The Group of Ministers (GoM), constituted to review the current rate slab structure under the Goods and Services Tax (GST) regime, will prepare an interim report and will seek an extension of its tenure in the upcoming GST Council meeting on June 28-29. Discussions held so far on GST rates, inverted duty structure for sectors, except textiles, and some exemptions will be part of the interim report but a consensus on a final report could not be reached in the absence of a complete agreement within the GoM members on tweaking the tax slabs, officials said.
In a meeting held on Friday, the GoM agreed upon putting together an interim report detailing the discussions held so far. “The report has not been finalised yet. Extension will be sought for the GoM. Textiles inverted duty structure has been left like that, it will be taken up in the next meeting,” a state finance minister, who is part of the GoM, told The Indian Express.
In its 46th meeting in December, the Council had deferred the proposed hike in tax rate for the textiles sector to 12 per cent from 5 per cent, which was to be implemented from January 1. “Status quo will be maintained for the GST rate for textiles as of now and a ministerial panel will review the rate structure by February,” Finance Minister Nirmala Sitharaman had said after the meeting.
An inverted duty structure arises when the taxes on output or final product is lower than the taxes on inputs, creating an inverse accumulation of input tax credit which in most cases has to be refunded.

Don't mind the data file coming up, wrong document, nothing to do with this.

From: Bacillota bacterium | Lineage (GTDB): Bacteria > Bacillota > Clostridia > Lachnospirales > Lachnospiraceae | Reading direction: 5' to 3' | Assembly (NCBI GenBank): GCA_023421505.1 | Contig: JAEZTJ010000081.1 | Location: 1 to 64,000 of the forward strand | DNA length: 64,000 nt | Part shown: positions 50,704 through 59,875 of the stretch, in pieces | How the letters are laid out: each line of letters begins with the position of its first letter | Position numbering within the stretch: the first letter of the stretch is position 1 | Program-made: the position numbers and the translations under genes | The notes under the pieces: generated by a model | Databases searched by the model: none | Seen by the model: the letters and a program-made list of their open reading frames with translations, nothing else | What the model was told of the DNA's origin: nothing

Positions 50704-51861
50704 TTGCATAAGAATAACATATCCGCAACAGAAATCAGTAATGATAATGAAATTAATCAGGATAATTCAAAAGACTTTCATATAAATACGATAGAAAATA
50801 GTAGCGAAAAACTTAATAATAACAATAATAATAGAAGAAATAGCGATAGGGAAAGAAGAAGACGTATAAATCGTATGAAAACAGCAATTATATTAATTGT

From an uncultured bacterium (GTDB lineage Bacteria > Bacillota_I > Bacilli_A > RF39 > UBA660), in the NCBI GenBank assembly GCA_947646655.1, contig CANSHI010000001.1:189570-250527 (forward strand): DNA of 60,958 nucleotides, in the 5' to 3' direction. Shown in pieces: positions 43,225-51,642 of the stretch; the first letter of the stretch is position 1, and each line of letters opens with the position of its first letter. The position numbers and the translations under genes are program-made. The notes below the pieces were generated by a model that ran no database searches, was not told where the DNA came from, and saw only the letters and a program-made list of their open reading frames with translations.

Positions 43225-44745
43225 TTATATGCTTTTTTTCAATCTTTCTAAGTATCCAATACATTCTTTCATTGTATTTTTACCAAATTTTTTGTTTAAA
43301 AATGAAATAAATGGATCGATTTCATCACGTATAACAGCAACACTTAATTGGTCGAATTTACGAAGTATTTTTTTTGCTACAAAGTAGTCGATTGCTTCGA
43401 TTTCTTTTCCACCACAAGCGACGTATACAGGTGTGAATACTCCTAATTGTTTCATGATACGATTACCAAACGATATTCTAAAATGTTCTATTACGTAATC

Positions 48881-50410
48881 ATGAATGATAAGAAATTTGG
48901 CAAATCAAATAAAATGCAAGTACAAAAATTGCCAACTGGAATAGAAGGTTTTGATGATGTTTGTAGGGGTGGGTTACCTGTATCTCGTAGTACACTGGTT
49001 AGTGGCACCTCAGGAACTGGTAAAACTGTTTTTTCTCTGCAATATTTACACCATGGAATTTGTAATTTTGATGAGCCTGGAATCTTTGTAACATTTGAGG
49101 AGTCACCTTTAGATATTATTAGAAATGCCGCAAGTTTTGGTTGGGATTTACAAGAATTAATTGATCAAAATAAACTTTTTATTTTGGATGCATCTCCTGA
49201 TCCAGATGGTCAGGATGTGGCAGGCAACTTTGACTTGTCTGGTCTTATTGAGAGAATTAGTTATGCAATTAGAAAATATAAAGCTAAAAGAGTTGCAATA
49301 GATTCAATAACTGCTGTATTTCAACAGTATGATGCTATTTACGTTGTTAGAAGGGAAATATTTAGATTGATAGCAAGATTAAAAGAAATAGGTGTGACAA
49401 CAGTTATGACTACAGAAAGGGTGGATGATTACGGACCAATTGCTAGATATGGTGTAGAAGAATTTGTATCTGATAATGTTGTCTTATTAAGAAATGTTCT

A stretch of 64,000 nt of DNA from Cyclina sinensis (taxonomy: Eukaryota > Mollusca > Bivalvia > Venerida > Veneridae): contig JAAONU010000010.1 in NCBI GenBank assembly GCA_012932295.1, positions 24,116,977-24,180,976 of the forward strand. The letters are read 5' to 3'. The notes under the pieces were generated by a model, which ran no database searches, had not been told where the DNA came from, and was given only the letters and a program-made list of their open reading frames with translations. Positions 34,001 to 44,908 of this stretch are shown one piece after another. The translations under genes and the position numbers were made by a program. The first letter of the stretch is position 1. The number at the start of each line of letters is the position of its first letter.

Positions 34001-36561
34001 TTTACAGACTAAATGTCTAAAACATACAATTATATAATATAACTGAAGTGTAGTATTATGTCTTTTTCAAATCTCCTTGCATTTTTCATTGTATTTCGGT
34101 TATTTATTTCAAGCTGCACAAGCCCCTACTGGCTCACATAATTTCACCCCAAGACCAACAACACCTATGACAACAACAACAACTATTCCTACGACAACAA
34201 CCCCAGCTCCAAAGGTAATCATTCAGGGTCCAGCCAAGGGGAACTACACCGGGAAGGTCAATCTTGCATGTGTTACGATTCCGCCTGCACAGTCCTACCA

The GoM has had three meetings so far. In its meeting last November, it had discussed various proposals for rate rationalisation and measures to shore up revenues. While an officer-level fitment committee is learnt to have recommended raising of tax rates from 5 per cent to 7 per cent and 18 per cent to 20 per cent, some state finance ministers had then flagged potential concerns over the impact of such major rate changes. Some states had cited concerns about the inflationary impact of any such major rate hikes, especially in the aftermath of the pandemic.
The panel, headed by Karnataka Chief Minister Basavaraj S Bommai, was formed in September last year with an overarching mandate: an evaluation of “special rates” within the tax structure, rationalisation measures that include “a merger of tax rate slabs for simplifying the rate structure”, alongside a review of instances of inverted duty structure and an identification of potential sources of evasion to shore up revenues. Though GST revenues have shown buoyancy in recent months, rate changes are also under purview as the compensation to states for revenue losses under GST will come to an end in June 2022.
Source: The Indian Express